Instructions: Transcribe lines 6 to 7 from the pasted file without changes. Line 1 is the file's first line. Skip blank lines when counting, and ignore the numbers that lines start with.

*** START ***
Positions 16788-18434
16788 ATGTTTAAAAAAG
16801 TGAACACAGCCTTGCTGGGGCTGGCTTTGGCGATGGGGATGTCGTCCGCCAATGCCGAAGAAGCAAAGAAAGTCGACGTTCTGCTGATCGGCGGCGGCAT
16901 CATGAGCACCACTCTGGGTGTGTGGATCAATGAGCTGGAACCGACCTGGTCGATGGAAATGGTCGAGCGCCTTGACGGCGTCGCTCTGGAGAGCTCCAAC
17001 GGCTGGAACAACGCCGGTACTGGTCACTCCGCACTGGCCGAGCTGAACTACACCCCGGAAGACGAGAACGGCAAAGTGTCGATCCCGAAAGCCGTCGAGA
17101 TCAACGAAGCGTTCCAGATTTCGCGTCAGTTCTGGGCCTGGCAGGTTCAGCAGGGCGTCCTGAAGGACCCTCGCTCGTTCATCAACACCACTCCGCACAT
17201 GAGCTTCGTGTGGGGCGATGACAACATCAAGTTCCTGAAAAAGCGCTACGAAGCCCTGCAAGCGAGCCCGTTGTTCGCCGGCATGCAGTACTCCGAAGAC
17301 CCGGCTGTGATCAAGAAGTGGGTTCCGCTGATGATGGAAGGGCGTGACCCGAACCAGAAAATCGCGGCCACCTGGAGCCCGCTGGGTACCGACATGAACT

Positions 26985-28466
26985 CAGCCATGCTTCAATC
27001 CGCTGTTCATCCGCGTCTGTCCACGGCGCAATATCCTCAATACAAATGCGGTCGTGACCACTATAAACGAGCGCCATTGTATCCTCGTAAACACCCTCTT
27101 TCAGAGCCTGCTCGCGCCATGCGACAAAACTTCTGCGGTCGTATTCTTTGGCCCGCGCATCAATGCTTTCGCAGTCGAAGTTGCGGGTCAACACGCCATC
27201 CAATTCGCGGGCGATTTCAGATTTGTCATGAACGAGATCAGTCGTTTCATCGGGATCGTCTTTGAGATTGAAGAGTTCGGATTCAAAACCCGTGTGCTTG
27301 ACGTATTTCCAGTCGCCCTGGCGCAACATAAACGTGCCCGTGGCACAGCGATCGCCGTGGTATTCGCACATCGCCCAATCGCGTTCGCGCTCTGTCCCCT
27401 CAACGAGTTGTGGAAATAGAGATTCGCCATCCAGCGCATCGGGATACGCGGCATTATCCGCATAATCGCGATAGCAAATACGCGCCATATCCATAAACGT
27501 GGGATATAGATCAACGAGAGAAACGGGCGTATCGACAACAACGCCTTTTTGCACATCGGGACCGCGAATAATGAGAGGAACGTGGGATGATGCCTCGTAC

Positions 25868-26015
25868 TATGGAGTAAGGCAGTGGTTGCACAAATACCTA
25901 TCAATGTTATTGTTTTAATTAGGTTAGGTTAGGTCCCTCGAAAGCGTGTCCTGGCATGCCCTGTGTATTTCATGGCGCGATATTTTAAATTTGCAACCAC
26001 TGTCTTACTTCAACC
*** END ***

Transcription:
17101 TCAACGAAGCGTTCCAGATTTCGCGTCAGTTCTGGGCCTGGCAGGTTCAGCAGGGCGTCCTGAAGGACCCTCGCTCGTTCATCAACACCACTCCGCACAT
17201 GAGCTTCGTGTGGGGCGATGACAACATCAAGTTCCTGAAAAAGCGCTACGAAGCCCTGCAAGCGAGCCCGTTGTTCGCCGGCATGCAGTACTCCGAAGAC